Rave Reviews of LOST COURSE
Updated: Mar 7
Opening March 5 at
More info on virtual theatrical release - click here.
NEW YORK TIMES CRITICS PICK!
Broadly adhering to a vérité style, Li builds a case that active civic engagement in China inevitably leads to trouble — or else further corruption.
by Robert Abele, The Los Angeles Times
A village in southern China becomes a hotbed of democratic reform — with complicated aftereffects — in Jill Li’s epic political documentary “Lost Course,” a remarkable feat of embedded journalism for a first-time feature filmmaker. Filmed over several years in which hope-buoyed protesters wrestle with the consequences of hard-won change, this two-part, three-hour film is marked by immediacy and breadth, as if an on-the-fly news bulletin had naturally morphed into the richest of character-driven sagas.
by Deborah Young, The Hollywood Reporter
The doc is charged with energy, anger and disappointment. ...[I]t sweeps the viewer into the center of a bold, fledgling grassroots democratic movement in the surprising setting of rural China.
by Matt Turner, The Brooklyn Rail
Every individual is affected by this journey they undertake together, facing the prospect of compromise and corruption on the one side, and the real, increasingly routine-seeming risk of losing their lives or livelihoods on the other. Li’s characterization of each of her subjects is nuanced, giving each activist space and screen-time through which to develop into something believably complex and often contradictory.
by William Repass, Slant Magazine
The film takes its time, not only to explore Wukan’s struggle as a process, in microcosm, of Chinese politics, but to develop a character study of those involved... Li’s camera remains steadfastly sympathetic. Because her politics are only hinted at through that sympathy, she leaves the viewer to learn from and interpret the situation how they will.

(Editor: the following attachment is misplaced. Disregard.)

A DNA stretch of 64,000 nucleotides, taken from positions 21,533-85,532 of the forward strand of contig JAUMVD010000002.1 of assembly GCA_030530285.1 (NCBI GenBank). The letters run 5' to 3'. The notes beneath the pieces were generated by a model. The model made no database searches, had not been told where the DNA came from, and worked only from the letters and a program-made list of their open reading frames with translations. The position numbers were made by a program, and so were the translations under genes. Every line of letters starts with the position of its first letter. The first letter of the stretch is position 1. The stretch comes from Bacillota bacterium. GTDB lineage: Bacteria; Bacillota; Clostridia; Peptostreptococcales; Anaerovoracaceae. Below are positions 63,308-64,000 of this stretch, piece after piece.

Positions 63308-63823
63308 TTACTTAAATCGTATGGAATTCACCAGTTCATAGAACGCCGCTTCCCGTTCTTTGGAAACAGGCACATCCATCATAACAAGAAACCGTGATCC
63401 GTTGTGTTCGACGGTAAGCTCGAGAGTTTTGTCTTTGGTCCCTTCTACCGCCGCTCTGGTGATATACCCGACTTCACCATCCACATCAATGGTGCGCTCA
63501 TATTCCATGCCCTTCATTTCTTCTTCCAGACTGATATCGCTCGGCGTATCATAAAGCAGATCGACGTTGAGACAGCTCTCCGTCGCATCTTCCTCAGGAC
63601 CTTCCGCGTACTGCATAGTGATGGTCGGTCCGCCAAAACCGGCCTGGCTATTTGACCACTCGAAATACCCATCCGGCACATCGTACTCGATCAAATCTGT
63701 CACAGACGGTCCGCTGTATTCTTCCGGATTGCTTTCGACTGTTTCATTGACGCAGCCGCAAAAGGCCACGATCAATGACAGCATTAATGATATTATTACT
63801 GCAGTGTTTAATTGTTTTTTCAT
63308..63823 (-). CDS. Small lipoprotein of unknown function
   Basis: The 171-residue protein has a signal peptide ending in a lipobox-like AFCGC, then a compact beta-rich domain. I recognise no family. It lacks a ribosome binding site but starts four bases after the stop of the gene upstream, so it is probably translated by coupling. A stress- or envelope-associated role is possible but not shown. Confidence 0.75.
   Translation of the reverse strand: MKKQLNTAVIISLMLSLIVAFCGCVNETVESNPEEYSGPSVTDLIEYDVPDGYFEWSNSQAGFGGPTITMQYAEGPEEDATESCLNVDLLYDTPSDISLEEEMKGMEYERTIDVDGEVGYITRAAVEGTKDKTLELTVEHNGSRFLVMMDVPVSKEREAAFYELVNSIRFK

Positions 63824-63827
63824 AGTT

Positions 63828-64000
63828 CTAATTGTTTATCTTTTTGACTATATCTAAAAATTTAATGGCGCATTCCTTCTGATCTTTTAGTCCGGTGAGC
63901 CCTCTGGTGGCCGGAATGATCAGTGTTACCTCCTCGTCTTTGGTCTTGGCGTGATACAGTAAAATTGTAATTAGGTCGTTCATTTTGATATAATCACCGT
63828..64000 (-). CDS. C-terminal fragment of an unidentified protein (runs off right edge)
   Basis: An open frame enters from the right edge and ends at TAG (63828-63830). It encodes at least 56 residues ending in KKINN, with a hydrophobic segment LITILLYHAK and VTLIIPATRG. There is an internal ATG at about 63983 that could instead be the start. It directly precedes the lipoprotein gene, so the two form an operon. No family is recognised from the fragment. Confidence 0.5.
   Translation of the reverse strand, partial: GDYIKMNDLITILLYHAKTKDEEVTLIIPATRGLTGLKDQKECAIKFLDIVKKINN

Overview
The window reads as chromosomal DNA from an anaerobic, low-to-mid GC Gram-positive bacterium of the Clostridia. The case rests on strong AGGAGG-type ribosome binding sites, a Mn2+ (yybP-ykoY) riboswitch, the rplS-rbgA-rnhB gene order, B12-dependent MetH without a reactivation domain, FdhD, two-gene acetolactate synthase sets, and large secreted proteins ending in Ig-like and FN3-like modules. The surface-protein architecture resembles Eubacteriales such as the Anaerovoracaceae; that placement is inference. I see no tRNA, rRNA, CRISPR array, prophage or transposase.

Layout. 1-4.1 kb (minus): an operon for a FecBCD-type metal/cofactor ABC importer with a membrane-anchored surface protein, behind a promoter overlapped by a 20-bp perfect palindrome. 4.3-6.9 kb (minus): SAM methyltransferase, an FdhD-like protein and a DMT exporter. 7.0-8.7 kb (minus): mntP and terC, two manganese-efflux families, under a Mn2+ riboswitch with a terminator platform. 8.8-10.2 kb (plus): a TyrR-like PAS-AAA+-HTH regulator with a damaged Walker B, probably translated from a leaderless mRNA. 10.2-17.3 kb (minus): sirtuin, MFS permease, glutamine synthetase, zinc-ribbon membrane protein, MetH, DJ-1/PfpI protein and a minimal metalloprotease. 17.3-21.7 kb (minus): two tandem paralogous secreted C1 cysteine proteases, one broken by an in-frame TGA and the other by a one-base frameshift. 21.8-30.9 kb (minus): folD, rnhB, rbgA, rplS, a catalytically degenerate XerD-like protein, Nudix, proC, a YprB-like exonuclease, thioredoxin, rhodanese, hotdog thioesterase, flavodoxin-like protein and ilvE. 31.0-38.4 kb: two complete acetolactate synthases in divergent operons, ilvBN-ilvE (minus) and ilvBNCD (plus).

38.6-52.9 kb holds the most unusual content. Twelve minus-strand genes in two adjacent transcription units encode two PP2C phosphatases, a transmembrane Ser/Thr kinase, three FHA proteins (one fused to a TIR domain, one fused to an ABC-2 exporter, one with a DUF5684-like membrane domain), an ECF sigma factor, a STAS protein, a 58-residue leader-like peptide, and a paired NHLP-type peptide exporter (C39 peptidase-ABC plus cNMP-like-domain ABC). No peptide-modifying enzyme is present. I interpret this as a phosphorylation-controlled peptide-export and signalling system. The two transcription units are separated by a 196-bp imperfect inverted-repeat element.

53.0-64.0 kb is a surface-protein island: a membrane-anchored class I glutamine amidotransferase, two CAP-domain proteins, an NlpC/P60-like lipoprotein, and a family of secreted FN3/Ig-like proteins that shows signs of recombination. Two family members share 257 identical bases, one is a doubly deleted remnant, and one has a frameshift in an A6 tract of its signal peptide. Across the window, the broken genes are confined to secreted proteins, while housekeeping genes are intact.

by Michael Fox, KQED
“The three-hour film benefits from exceptional access and remarkable candor, providing a close-up perspective on grass-roots idealism and on-the-fly strategizing.”
by Bill Bria, Vague Visages
“The easiest and best way to remove all ‘entertainment’ aspects that would seem to dilute a documentary’s journalistic ability is to present material as unexpurgated and raw as possible. This is precisely what director Jill Li has done with Lost Course, a film whose power lies not in editorializing but keen observation.”
by Artemis Lin, The Film Stage
“Li displays a shrewd knack for non-fiction storytelling, knowing what footage to keep and where for maximum impact, and how to keep all the complex moving parts going at a steady pace. Like a good thriller, Lost Course even sets up a minor mystery in its earliest minutes that viewers will forget during all the twisted, winding turns of the movie, only to be brought back at the end for a grand reveal. Importantly, though Li guides the story in a certain direction, she’s also careful not to cast judgment on those who appear in the film. Characters and events are presented from multiple angles, narrated by villagers with differing views. It’s up to the viewer to decide who to trust, who is right or wrong, and even if anything was truly won.”
by Steve Kopian, Unseen Films
I was enraptured for the whole running time. I just sat and watched the screen and let things wash over me, too engrossed to really take notes.
by Sarah Ward, Screen International
[Li] helps splice Lost Course into an urgent and energetic affair. Its title makes plain that there is no happy ending in store here, but nothing about this complex documentary veers in the wrong direction.
by Joe Bendel, J.B. Spins
Li shows us how the promise of Wukan was lost in raw and brutally honest terms. Very highly recommended.
by Kelly Vance, East Bay Express
A fascinating glimpse into working-class Chinese politics.